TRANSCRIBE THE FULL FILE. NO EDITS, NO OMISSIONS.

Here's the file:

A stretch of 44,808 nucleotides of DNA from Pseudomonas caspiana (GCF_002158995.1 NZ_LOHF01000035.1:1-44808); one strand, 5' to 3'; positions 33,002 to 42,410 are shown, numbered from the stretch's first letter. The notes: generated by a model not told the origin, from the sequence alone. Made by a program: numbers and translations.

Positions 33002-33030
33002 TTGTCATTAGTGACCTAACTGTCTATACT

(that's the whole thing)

A stretch of 44,808 nucleotides of DNA from Pseudomonas caspiana (GCF_002158995.1 NZ_LOHF01000035.1:1-44808); one strand, 5' to 3'; positions 33,002 to 42,410 are shown, numbered from the stretch's first letter. The notes: generated by a model not told the origin, from the sequence alone. Made by a program: numbers and translations.

Positions 33002-33030
33002 TTGTCATTAGTGACCTAACTGTCTATACT